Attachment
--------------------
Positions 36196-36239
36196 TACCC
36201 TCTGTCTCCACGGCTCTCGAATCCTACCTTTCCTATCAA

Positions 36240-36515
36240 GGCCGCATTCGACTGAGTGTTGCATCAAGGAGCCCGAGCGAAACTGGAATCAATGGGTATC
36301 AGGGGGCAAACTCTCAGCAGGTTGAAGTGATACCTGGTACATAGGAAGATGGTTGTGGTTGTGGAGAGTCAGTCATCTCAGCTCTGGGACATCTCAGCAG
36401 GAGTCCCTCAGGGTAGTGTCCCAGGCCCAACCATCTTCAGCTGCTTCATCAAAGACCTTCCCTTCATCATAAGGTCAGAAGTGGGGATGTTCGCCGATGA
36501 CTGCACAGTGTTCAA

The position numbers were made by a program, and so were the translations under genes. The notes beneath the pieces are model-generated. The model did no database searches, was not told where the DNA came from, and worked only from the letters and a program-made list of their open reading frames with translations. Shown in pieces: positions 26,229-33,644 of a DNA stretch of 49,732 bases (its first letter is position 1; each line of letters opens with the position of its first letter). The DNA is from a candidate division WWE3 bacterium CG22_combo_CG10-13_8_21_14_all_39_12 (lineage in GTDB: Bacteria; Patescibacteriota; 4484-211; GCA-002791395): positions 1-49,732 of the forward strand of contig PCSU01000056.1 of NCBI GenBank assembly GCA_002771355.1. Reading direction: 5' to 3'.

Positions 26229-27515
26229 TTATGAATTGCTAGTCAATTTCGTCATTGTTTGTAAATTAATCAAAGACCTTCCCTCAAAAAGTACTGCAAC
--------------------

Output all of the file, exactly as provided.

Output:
Positions 36196-36239
36196 TACCC
36201 TCTGTCTCCACGGCTCTCGAATCCTACCTTTCCTATCAA

Positions 36240-36515
36240 GGCCGCATTCGACTGAGTGTTGCATCAAGGAGCCCGAGCGAAACTGGAATCAATGGGTATC
36301 AGGGGGCAAACTCTCAGCAGGTTGAAGTGATACCTGGTACATAGGAAGATGGTTGTGGTTGTGGAGAGTCAGTCATCTCAGCTCTGGGACATCTCAGCAG
36401 GAGTCCCTCAGGGTAGTGTCCCAGGCCCAACCATCTTCAGCTGCTTCATCAAAGACCTTCCCTTCATCATAAGGTCAGAAGTGGGGATGTTCGCCGATGA
36501 CTGCACAGTGTTCAA

The position numbers were made by a program, and so were the translations under genes. The notes beneath the pieces are model-generated. The model did no database searches, was not told where the DNA came from, and worked only from the letters and a program-made list of their open reading frames with translations. Shown in pieces: positions 26,229-33,644 of a DNA stretch of 49,732 bases (its first letter is position 1; each line of letters opens with the position of its first letter). The DNA is from a candidate division WWE3 bacterium CG22_combo_CG10-13_8_21_14_all_39_12 (lineage in GTDB: Bacteria; Patescibacteriota; 4484-211; GCA-002791395): positions 1-49,732 of the forward strand of contig PCSU01000056.1 of NCBI GenBank assembly GCA_002771355.1. Reading direction: 5' to 3'.

Positions 26229-27515
26229 TTATGAATTGCTAGTCAATTTCGTCATTGTTTGTAAATTAATCAAAGACCTTCCCTCAAAAAGTACTGCAAC